Jesus urges us on to the effort of seeking the Supreme Good of God by reminding us, in an Aristotelian way, that God is the Mover and Definer of all things. He is the Transcendent Good that we should seek to know and love. Consider the birds of the air and the lilies of the field. Stop, he urges, if you are indeed consumed with this world. Look at nature, look at the flowers, the animals, and the fowl of the air. All of nature is held in my Father’s caring hand. Nature is providentially ordered by Him. He feeds it, sustains, colors, beatifies, informs, and defines it. Each unique nature is defined by my Father’s Wisdom and enlivened by His ceaseless loving care. None of these creatures is anxious about anything. The birds neither sow nor reap and my Father feeds them. The lilies neither toil nor spin, and Solomon in all his glory was not arrayed by my Father like one of these. (St. Matthew vi. 26-29) Jesus brings before us the created things of this world, and shows that they hang entirely upon the Father’s Wisdom and Love for their being and beauty. He shows us that God orders all of nature providentially. Without His Wisdom they have no meaning; without His love they have no being. He reminds us that the birds of the air are anxious over nothing and are fed. Similarly, the lilies of the field emit utter beauty without the slightest effort or toil. God provides for them, and would do the same for us, if only we would have faith in Him. See and believe, Christ urges us today. Faith in God begins with openness to what confronts you. See and believe that God is at work in His world. Christ tells us to seek first the kingdom of God and his righteousness and all other things shall be added to you. (St. Matthew vi. 33) Faith in Christ means following Him, through nature and then beyond it, up and into the transcendent truth and love that enliven and inform all things.

Yet why do we find this so difficult to do? Are we enslaved to the means of securing only limited and impermanent kinds of happiness? Have our hearts and souls been dulled by habituation to creaturely comforts and earthly joys? Have we been rendered lazy and slothful because we have forgotten whence we come and whither we are made to go? In other words, are we consumed and possessed by Mammon? Mammon is, as Father Crouse reminds us, a false God, and the service of Mammon is idolatry.  And it is the essence of idolatry to trust the things of the world as though they were a final and ultimate significance. Idolatry is the worship of worldly things, and it is a subtle, but constant, ever-present danger to the spiritual lives of all of us. (Parochial Sermons: RC)If we wish to find our way out of the worship of Mammon, and away from the anxiety that fusses over its retention and repetition, we must tend first to our spiritual lives and eternal destiny. We must see and understand that created things, Mammon, are made only to feed and clothe our bodies.

So, Jesus asks us today if we are serving Mammon and not God. He wonders if we pursuing chiefly the Mammon of creaturely comfort and earthly ease, and if so, why? Is not life more than meat, and the body made for more than raiment? (St. Matthew vi. 25) He wonders too if the Mammon of ambition and worldly success have got the better of us, so that we are toiling and spinning desperately to be remembered well, toasted at public dinners and to be spoken of with conventional absurdity (Barchester Towers: Ch. liii.) by earthly divines, and thus negligent about what God’s Good Providence has in store for us? Perhaps we do this because we have never been thanked, loved, and adored enough. So we toil and spin in ever-anxious hope for the exaggerated and superficial praise of men, longing for the affirmation of ourselves over and against the needful service of God. Needless to say, Mammon has the ability to make a mess out of us all. So we twist, contort, and pervert a perfectly natural desire for transcendent truth into that longing and sighing for what never can please and only ever disappoints. Because Mammon has possessed us, we postpone, neglect, or reject outright our pursuit of God’s Supreme Goodness.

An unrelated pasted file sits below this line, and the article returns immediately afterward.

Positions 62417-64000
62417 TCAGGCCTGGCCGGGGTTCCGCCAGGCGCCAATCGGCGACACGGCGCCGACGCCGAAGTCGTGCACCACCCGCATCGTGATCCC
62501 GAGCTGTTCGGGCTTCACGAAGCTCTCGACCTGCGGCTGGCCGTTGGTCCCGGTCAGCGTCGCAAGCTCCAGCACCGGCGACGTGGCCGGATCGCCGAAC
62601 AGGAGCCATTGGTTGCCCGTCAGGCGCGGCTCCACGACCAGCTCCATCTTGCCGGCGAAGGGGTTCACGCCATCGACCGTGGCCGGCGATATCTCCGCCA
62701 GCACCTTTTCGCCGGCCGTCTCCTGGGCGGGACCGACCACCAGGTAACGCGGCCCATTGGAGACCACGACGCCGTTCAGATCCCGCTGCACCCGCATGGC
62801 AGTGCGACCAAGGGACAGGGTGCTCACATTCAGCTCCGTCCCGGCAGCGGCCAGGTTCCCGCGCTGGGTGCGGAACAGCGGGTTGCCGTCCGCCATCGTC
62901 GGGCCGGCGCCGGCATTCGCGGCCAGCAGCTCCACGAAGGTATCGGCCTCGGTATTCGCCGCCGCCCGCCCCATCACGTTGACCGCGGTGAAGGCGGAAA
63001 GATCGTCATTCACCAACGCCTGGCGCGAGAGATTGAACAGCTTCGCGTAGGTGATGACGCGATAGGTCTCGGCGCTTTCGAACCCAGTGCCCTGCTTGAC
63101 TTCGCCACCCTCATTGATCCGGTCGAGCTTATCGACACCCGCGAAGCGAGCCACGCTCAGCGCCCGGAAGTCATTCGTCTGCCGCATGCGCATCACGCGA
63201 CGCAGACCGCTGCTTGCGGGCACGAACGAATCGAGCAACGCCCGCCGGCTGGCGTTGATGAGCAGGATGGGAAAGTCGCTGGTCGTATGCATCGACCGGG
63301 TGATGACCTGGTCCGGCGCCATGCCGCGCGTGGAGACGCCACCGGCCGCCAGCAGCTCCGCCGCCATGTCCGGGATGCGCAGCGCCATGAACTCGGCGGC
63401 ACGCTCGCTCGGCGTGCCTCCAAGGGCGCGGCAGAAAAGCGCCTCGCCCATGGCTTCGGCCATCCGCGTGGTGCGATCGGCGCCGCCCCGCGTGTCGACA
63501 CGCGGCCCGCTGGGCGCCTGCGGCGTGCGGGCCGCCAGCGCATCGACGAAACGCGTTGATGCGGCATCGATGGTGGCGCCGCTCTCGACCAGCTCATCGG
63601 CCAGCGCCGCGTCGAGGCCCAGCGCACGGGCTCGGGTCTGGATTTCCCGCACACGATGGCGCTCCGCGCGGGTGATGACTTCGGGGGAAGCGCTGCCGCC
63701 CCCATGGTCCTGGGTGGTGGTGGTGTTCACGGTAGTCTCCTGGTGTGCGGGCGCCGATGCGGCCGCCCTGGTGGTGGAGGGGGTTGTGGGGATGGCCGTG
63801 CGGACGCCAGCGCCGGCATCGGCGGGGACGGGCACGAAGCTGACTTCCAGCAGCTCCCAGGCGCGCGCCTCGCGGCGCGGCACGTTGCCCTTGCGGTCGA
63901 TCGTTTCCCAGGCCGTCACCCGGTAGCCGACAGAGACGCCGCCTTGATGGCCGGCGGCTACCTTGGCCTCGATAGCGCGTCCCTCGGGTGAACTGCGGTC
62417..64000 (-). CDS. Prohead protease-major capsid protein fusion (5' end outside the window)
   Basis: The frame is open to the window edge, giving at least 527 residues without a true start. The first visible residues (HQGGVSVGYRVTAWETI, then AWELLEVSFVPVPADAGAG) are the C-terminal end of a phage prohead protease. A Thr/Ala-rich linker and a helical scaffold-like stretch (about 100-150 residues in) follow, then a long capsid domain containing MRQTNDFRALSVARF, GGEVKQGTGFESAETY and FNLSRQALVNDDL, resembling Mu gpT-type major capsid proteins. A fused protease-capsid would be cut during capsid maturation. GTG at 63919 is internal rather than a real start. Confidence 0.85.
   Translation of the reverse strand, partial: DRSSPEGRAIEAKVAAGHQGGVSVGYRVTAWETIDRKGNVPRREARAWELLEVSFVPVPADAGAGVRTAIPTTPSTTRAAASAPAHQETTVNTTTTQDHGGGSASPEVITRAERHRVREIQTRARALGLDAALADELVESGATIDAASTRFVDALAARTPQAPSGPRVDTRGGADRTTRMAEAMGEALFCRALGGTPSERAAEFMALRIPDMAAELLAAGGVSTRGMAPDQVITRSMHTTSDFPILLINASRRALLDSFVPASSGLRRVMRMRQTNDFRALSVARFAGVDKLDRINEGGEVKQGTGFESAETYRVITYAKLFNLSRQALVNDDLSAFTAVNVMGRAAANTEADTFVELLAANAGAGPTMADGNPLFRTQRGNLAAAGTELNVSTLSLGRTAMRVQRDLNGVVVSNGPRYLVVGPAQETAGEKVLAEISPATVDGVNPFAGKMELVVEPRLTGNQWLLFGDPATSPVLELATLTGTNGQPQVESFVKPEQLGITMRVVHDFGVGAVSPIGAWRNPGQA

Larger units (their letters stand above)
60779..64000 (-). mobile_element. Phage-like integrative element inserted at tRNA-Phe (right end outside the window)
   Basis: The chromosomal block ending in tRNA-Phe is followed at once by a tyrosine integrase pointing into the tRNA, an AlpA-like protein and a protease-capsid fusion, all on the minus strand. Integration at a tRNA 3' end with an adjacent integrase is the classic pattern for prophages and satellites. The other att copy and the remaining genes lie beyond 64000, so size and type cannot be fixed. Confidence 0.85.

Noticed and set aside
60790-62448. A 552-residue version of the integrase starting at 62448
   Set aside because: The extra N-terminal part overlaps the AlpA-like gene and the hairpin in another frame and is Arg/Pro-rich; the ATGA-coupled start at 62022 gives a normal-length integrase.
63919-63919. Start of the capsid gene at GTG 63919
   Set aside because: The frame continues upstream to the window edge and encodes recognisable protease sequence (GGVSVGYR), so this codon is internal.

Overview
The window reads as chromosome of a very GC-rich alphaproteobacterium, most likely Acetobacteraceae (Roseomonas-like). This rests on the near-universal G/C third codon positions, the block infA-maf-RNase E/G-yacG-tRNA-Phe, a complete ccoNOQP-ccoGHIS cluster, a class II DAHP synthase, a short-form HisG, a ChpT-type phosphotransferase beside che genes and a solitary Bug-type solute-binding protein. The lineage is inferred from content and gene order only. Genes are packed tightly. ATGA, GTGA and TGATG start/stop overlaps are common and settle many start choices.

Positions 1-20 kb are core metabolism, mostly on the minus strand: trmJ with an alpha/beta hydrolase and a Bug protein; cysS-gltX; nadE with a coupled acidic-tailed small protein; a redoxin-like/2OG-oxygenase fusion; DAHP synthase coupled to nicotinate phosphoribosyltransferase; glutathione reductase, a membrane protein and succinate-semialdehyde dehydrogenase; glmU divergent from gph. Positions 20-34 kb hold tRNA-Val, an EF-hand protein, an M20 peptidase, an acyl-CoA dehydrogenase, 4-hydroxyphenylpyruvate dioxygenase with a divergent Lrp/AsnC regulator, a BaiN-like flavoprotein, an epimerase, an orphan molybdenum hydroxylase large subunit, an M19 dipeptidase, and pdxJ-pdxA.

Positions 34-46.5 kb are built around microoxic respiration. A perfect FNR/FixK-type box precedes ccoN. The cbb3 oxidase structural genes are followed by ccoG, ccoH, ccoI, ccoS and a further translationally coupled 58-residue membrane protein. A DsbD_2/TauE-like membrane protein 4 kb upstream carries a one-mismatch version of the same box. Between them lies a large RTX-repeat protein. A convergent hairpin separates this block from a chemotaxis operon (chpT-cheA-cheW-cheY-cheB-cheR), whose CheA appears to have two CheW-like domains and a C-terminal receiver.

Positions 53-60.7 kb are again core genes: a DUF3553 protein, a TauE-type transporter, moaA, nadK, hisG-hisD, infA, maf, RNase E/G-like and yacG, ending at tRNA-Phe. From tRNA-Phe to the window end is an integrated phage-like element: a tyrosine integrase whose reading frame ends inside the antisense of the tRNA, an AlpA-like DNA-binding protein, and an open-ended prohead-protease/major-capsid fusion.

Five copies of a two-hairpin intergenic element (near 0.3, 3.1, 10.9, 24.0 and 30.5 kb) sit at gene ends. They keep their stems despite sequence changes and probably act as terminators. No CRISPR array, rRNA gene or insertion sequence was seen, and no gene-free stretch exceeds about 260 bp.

St. Thomas Aquinas tells us that when we come to realize that we cannot serve both God and Mammon, two of the Cardinal Virtues are needed to put us back on the right spiritual road. The first is prudence. Prudence is wisdom concerning human affairs or right reason with respect to action. (S.T.:ii.ii.47) It rules according to the good of human nature and pursues bodily needs only in so far as they aid and assist the soul’s perfection. Prudence thus makes use of the other important Cardinal Virtue –temperance, to tame, order, and govern appetite so that it does not fall prey to the worship of Mammon. Temperance is actualized through chastity, sobriety, and abstinence. (Idem, 141) If a man is temperate, prudence conditions the soul to contemplate the Supreme Good and to obtain the Divine help that keeps him from all things hurtful, and then infuses him with all things profitable to his salvation.

This morning let us stop sowing, reaping, toiling, and spinning over earthly gods and their fleeting promises. Nature herself silently urges us to imitate her necessary and rewarding dependence upon God. Look into your souls, she pleas, and from the ground of your hearts, see that the same hand that lovingly cares for me, will do the same for you. Only have faith, and hear His voice, hope in His providence, and feed on His love. ‘Seek ye first the kingdom of God, and His righteousness, and all these things and more shall be added unto you.’ Amen.

©wjsmartin